Statute of Limitations Affect Personal Injury Claims
If you’ve been injured and would like to file a claim against the responsible party, it’s best to seek legal counsel as quickly as possible. That’s because a statute of limitations will prevent you from receiving damages for your claim if you wait too long. If you have questions about the viability of your legal claim related to serious personal injury incurred at the hands of someone else, a Kissimmee personal injury attorney can help.
What is a Statute of Limitations?
A statute of limitations precludes the filing of claims after a specified time period. The length of time varies depending on both the nature of the claim and the jurisdiction involved. Generally, the clock starts ticking at the time injury was known or should have been known. Some injuries may not appear until months or years after an event. For instance, if a negligent employer failed to protect an employee from exposure to asbestos, serious health effects may not be detected until years after working with the material. For that reason, the statute of limitations would not kick in until a diagnosis was made.
Putting the Statute on Hold
In unique situations, the statute of limitations may be paused temporarily in the interest of justice. Florida statute 95.051 provides for this suspension of the time limit, or tolling under specific circumstances. Just a few of these include:
- The person being sued is out of state or cannot be located;
- The plaintiff is incapacitated.
Why bother putting time limits on legal claims? The objectives are twofold:
- To assure swift and thorough prosecution of cases while evidence is present and witness’ memories are fresh;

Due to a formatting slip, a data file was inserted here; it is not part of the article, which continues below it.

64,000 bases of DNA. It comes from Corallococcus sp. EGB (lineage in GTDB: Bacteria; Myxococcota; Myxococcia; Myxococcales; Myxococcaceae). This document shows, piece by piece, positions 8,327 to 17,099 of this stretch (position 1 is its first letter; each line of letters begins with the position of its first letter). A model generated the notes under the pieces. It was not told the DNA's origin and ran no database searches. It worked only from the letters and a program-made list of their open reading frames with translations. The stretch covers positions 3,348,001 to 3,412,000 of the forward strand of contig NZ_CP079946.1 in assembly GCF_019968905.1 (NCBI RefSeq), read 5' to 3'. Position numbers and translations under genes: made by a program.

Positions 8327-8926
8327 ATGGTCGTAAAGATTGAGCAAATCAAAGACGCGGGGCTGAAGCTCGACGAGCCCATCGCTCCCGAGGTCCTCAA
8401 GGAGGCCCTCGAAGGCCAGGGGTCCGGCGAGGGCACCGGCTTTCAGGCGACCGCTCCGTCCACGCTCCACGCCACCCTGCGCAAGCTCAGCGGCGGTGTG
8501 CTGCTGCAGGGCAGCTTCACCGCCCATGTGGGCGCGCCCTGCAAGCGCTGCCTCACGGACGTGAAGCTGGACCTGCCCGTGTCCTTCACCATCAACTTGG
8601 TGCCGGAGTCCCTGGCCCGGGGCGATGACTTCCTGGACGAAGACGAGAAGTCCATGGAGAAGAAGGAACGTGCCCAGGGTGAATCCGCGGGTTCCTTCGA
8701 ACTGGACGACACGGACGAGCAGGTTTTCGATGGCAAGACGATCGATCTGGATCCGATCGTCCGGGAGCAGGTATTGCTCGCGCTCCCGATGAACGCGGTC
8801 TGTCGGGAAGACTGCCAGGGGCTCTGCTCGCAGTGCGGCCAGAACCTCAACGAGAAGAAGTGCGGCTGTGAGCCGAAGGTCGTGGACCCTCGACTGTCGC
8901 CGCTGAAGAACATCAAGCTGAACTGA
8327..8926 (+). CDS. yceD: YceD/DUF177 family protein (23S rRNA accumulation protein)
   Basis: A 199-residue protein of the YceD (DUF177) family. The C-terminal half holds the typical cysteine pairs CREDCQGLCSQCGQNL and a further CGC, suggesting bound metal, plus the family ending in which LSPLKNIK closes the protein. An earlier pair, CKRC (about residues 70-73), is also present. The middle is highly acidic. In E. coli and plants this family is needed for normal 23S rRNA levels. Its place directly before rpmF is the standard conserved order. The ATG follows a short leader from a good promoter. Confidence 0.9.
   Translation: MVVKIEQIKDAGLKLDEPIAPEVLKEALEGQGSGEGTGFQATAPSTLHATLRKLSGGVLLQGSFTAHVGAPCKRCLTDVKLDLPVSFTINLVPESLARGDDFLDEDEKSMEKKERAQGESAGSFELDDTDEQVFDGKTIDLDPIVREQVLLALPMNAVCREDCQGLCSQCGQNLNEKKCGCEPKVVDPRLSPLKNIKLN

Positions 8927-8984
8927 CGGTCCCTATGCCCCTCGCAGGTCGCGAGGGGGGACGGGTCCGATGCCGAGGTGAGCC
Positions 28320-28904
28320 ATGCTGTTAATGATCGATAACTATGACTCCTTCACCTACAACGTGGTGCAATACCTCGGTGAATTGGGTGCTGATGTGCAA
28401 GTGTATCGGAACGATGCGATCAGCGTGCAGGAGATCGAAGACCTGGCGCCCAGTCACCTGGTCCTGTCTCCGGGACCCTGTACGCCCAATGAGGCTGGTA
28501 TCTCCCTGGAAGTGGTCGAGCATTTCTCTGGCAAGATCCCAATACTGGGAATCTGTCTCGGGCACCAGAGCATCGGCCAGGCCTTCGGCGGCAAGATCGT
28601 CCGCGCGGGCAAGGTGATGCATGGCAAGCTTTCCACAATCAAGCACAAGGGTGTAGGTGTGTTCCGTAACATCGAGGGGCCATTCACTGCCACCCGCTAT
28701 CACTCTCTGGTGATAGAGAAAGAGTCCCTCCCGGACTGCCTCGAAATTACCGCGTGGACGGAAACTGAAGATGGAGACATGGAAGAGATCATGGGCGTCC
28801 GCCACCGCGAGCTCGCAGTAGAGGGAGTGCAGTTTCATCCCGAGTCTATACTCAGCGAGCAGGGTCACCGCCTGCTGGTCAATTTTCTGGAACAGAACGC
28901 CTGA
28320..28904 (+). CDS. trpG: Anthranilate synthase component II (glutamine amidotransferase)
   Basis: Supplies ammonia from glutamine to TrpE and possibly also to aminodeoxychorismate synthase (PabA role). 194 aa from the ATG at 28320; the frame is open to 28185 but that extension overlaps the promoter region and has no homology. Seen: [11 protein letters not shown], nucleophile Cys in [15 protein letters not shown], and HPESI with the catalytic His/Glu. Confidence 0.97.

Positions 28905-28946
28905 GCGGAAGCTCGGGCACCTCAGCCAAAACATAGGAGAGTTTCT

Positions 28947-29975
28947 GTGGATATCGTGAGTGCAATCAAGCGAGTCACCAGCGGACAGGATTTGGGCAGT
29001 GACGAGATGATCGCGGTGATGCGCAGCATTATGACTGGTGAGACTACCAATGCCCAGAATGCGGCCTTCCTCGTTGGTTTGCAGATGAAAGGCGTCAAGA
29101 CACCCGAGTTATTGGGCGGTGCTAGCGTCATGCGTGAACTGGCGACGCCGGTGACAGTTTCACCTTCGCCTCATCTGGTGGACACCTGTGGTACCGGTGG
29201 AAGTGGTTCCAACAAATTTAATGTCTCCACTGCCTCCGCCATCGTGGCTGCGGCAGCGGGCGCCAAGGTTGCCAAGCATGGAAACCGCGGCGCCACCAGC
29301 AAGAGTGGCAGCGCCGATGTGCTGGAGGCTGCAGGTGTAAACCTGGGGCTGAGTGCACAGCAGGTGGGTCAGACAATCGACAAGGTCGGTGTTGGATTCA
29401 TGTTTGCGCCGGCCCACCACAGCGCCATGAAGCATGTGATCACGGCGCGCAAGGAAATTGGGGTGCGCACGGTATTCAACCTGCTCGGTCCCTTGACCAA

- To provide a measure of predictability and conclusiveness to legal cases.
Personal Injury Cases
It is important to understand that when the statute of limitations expires, a claimant has no further recourse through the courts. That’s why it is so critical that victims waste no time in securing legal assistance following an injury. Issues involving negligence are treated differently than those involving wrongful death or property damage, and gross negligence is altogether different than other types of claims in the eyes of the law. The statute of limitations differs based on the type of claim involved. Some worth being familiar with include:
- Two years: As per Florida Statute 95.11, wrongful death, slander, libel, medical malpractice, legal malpractice, certain product liability claims;
- Four years: Property damage, vehicular accidents, assault and battery, fraud, certain product liability claims.
Pursuing a Claim
If you have been harmed and are seeking redress, many factors will impact the outcome of your case. In order for the facts of the case to make it before a judge and jury, however, it is essential that you file a claim within the legal time limits. Missing this critical deadline could mean the end of your opportunity to hold someone else liable for their mistakes. To discuss the statute of limitations and other issues related to your case, contact the knowledgeable and efficient legal team at the Salazar & Kelly Law Group, P.A. in Kissimmee today.